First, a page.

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Mason-Dixon poll concludes Crist's lead is short-lived

Gov. Charlie Crist's early lead as an independent candidate in the U.S. Senate race is a "proverbial house of cards,'' according to a new poll, because support from Democratic and black voters is unlikely to hold up through the Nov. 2 election.

The Mason-Dixon poll released Thursday found Crist receiving 38 percent of the vote, compared to 32 percent for the likely Republican nominee, former House Speaker Marco Rubio, and 19 percent for the leading Democratic contender, U.S. Rep. Kendrick Meek of Miami. Eleven percent are undecided.

More than half of Crist's supporters are Democrats, who overwhelmingly approve of his defection from the GOP and recent veto of a controversial teacher tenure bill. Against the lesser-known Miami congressman, who is black, Crist is favored by 19 percent of black voters and 48 percent of Democrats, according to the survey.

"It is very questionable whether or not these party and race numbers can hold up over the next six months unless the national Democratic Party and its leaders (including President Barack Obama) throw Meek under the bus,'' said Mason-Dixon pollster Brad Coker. "His strength among Democrats is likely a result of the fact that Meek is not known to 40 percent of state voters. ''

As an independent candidate, Crist will lack the fundraising and campaign volunteer networks built into the political party system.

Among Meek's Democratic rivals, former Miami Mayor Maurice Ferre received support from 4 percent of the voters, while the newest candidate in the race, real estate tycoon Jeff Greene, got 2 percent.

The poll of 625 likely voters between Monday and Wednesday has a margin of error of plus or minus four percentage points.

Independent voters favor Crist 55 to 19 percent over Rubio, but this advantage could be short-lived too, according to the poll.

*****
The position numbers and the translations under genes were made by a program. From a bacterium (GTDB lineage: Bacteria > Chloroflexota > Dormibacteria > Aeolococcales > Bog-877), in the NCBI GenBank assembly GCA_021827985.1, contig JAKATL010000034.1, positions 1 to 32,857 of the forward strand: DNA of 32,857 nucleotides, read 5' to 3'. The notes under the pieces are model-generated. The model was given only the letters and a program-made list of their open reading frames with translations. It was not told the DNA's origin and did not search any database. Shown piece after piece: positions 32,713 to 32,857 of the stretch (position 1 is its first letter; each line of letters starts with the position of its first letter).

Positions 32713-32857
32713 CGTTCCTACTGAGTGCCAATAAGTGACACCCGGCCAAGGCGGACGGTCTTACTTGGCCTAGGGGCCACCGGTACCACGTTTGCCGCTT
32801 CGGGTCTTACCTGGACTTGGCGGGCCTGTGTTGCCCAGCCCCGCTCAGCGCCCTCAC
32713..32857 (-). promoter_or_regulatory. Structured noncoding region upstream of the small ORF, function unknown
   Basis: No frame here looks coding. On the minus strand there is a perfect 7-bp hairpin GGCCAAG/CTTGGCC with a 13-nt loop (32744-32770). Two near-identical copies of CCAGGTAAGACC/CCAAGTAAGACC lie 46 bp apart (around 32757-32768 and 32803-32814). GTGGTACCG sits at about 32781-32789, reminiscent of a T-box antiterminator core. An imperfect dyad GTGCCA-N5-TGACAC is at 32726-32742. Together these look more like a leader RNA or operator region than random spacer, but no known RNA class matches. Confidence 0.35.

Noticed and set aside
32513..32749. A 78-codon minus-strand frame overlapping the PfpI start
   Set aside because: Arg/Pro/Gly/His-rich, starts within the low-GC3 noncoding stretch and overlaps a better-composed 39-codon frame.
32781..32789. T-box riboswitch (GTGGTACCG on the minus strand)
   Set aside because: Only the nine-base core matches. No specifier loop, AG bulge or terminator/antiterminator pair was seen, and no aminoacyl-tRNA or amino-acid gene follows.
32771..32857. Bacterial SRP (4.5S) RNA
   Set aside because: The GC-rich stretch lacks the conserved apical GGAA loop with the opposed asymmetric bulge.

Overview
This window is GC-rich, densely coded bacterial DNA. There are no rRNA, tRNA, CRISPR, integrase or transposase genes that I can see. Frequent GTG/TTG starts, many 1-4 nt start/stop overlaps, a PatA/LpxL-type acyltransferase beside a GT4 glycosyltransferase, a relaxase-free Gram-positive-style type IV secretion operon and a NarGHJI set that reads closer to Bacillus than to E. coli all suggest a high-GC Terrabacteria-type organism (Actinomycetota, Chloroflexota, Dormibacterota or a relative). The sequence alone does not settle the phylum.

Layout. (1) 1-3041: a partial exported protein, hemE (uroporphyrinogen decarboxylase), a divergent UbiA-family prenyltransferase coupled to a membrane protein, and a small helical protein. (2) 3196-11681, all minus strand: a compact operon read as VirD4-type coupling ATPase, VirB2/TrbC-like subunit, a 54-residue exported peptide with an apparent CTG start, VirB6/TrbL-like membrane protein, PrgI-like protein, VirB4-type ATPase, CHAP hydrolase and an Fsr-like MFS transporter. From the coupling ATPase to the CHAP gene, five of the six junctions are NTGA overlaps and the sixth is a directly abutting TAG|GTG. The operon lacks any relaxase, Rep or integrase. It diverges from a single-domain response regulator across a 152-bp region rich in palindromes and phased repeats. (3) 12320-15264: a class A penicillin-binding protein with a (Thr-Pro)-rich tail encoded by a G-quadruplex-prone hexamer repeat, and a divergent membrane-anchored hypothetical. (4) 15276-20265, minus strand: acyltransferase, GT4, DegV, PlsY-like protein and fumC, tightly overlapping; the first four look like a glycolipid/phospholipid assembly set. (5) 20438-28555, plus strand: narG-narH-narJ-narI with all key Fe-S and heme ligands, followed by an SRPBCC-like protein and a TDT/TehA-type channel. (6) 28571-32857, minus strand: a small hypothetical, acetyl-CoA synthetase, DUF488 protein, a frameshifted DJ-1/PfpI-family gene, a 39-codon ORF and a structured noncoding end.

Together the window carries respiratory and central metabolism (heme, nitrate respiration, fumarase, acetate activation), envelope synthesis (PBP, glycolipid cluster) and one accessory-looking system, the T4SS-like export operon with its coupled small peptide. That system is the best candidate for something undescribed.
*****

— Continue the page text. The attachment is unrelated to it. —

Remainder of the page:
"Even if Crist holds this support and makes some additional gains, this will not offset the likely loss of support among Democrats he will suffer as Meek increases his name recognition,'' Coker said. There is also no guarantee that these non-affiliated voters will stay with Crist over the long haul, as some of this support could be the result of temporary enthusiasm generated by his party switch.''

The survey pointed to only a small, 4-point bump in voters with a favorable view of Crist despite a deluge of local and national publicity since his party switch one week ago. His favorable rating is at 41 percent, while 31 percent of voters have a negative view of the governor.

In contrast, both favorable and unfavorable opinions of Rubio are on the rise as more voters get to know him. Rubio, who is Cuban-American, received support from 64 percent of the Hispanic voters.

If there was any doubt about Crist's waning support among Republicans, the poll shows Rubio leading 70 to 18 percent. Only one out of five Republican voters has a favorable view of the governor.

"Crist's chances of gaining any additional support from GOP voters appear bleak in the wake of his abandonment of the party,'' Coker said.

Crist is most popular in his home turf of Tampa Bay, while Rubio dominates the Republican strongholds in north and southwest Florida. Meek's strongest support is at home in southeast Florida, but he still lags behind Crist in the area.